It’s time to address a few of the more spectacular claims that emerged from the anti-feminist crowd last week.
1. The repeated assertion that it’s not victim-blaming to suggest women drink less at conventions.
Rape is, by its very nature, a thing someone inflicts on somebody else. It’s a one-sided crime. When you suggest that women take any sort of action to avoid rape, you shift the blame where it properly should be (ie, on the rapist) and transfer some of it to women. You’re implying that she is at least partially responsible for becoming the victim of a crime. You are claiming that she provoked the rapist into taking a specific action.
I should not have to explain how this is misogynist but given the vile comments that appeared in my comment section and continue to appear on avenues like Twitter, the Slyme Pit, and the Randi Foundation’s forums, it’s necessary to reiterate this basic fact. Women do not have any sort of responsibility to avoid rape. Rapists have a responsibility to avoid rape. Any other dynamic, ye who despise ‘buzzwords,’ is a manifestation of rape culture. That’s reality.
2. I am ‘straw-manning’ critics.
This popped up on the Randi Foundation forums. This is also false. People have repeatedly suggested that the women coming forward with examples of gendered violence a.) don’t exist, b.) are lying or at least exaggerating, c.) actually wanted sex and d.) shouldn’t have been drinking. Exhibit A: Brian Dalton’s latest video tirade. If I hadn’t noticed such concerning responses I wouldn’t have said anything at all, and last week would have been another typical week for me.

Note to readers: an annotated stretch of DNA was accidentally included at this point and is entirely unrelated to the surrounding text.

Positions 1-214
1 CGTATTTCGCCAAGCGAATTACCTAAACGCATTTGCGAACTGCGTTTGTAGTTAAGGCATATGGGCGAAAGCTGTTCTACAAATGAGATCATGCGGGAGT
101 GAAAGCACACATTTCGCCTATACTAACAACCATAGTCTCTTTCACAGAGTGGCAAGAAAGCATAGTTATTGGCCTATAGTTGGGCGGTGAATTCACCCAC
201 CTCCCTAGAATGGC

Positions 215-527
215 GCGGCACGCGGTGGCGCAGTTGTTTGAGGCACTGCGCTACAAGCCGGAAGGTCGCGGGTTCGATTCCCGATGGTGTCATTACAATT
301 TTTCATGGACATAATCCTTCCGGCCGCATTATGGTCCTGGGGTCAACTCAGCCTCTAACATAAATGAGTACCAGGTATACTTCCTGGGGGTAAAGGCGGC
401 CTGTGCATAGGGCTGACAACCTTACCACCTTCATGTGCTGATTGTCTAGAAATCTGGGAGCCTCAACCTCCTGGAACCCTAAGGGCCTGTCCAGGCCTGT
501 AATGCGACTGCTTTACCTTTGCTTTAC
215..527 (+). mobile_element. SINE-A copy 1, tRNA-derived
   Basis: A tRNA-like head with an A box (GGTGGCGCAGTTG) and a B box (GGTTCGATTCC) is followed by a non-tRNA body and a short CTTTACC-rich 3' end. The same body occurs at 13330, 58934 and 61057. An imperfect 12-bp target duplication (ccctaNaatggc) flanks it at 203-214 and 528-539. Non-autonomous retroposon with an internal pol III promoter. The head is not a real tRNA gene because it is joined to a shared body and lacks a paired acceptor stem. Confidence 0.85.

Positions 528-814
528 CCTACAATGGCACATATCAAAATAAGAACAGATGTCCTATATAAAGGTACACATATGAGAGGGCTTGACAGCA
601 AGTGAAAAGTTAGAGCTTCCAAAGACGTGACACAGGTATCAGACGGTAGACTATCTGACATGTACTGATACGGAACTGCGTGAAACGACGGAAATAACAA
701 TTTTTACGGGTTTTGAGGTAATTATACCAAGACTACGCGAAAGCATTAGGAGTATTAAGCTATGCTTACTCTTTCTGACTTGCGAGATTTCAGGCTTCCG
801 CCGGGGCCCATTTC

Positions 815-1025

3. People who criticize Shermer et al are anti-sex.
This is also bullshit. Sex is fantastic. I have no problems with sex. I am not anti-sex. I am anti-rape. And while I can’t speak for the Freethought bloggers, that seems to be their position too. It’s not prudish to suggest that a man should avoid taking advantage of a woman whose judgement is clearly impaired. This is not a radical suggestion. There is no need to invoke the shade of Andrea Dworkin. If this simple suggestion sends you into a rage, there’s clearly a problem and the problem is with you, and not with me, or any other feminist. Enthusiastic consent. Google it.
4. Stollznow et al have made ‘extraordinary claims’ that demand ‘extraordinary evidence.’
We’re talking about violence against women, not Bigfoot sightings. Unfortunately, gendered violence is a common occurrence. The Institute of Justice and the Centers for Disease Control and Prevention estimate that one out of every six American women will experience a completed or attempted rape during her lifetime–and it’s worth noting that women of color experience disproportionately high rates of sexual violence. Despite these high numbers, the Department of Justice reports that only three out of every one hundred rapists will ever spend a day in jail.
This is partially because sexual violence is one of the most underreported crimes in the US. I didn’t report my assault. Most women (and men) don’t report theirs, either. There are a number of reasons for this, stigma being chief among them. When it’s considered acceptable to interrogate survivors about their drinking habits, their clothing, their sexual histories–who on earth would want to come forward as a survivor? Sexual violence is deeply traumatic. The reporting process asks survivors to relive their trauma. It’s no wonder why so many don’t immediately come forward about their experiences. Sexual violence is a crime, yes, but it has unique characteristics and it can’t logically be compared to theft, physical assault, or other crimes. Apples and oranges.